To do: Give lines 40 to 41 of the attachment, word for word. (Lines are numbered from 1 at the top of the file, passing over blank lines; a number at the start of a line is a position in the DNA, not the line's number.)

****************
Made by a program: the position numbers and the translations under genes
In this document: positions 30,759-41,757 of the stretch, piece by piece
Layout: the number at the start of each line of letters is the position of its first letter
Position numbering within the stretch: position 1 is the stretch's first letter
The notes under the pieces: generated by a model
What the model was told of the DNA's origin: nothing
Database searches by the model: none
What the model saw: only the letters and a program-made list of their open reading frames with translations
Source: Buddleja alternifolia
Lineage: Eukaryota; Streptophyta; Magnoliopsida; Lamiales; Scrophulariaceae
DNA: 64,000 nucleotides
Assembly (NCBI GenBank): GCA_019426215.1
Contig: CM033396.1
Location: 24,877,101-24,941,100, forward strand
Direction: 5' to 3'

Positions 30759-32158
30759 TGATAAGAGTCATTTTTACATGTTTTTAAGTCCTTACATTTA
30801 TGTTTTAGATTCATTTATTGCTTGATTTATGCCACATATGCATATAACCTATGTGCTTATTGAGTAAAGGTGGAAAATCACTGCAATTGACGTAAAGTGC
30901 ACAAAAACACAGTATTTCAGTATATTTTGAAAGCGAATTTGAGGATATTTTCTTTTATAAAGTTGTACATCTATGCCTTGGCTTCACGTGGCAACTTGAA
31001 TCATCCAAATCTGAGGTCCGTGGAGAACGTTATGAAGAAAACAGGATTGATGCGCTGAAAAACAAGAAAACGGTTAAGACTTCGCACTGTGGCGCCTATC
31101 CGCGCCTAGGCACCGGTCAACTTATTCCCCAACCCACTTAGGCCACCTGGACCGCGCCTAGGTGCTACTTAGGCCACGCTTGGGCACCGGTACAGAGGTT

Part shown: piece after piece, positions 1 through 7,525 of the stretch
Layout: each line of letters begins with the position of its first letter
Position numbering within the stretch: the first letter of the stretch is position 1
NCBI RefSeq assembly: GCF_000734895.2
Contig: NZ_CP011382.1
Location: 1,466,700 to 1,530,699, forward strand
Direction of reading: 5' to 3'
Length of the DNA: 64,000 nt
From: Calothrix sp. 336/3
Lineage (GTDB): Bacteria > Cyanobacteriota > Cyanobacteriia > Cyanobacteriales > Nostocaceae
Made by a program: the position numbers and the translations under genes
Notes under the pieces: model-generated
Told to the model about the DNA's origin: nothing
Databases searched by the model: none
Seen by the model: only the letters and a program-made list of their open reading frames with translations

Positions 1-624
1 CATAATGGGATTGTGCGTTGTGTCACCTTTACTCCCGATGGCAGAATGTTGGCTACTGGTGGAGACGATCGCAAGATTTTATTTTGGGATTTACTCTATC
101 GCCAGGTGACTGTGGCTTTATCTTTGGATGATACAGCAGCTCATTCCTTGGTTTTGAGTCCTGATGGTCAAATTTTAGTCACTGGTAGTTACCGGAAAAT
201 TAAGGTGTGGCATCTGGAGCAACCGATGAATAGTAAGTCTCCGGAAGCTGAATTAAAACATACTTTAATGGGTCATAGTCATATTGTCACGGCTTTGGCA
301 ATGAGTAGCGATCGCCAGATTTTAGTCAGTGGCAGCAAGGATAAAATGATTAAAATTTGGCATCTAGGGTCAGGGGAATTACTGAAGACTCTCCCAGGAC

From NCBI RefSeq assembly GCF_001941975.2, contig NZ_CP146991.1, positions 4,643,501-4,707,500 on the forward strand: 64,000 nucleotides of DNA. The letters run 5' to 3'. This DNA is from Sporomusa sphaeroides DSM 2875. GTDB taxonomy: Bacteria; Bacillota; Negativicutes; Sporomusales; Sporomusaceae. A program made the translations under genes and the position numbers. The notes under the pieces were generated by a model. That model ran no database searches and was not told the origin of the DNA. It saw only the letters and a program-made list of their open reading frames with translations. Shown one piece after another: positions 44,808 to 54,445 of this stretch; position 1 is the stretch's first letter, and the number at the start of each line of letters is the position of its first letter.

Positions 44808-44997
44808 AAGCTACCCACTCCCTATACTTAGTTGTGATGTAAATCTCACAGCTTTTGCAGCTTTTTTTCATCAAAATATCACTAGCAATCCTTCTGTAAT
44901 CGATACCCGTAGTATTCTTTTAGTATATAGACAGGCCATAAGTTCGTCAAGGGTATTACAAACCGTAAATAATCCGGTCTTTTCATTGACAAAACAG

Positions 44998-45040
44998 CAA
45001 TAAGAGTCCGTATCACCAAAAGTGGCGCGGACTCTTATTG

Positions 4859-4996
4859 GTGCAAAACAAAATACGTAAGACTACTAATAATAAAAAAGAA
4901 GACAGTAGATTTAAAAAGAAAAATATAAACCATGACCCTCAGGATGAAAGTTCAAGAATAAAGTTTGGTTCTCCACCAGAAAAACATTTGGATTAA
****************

201 TAAGGTGTGGCATCTGGAGCAACCGATGAATAGTAAGTCTCCGGAAGCTGAATTAAAACATACTTTAATGGGTCATAGTCATATTGTCACGGCTTTGGCA
301 ATGAGTAGCGATCGCCAGATTTTAGTCAGTGGCAGCAAGGATAAAATGATTAAAATTTGGCATCTAGGGTCAGGGGAATTACTGAAGACTCTCCCAGGAC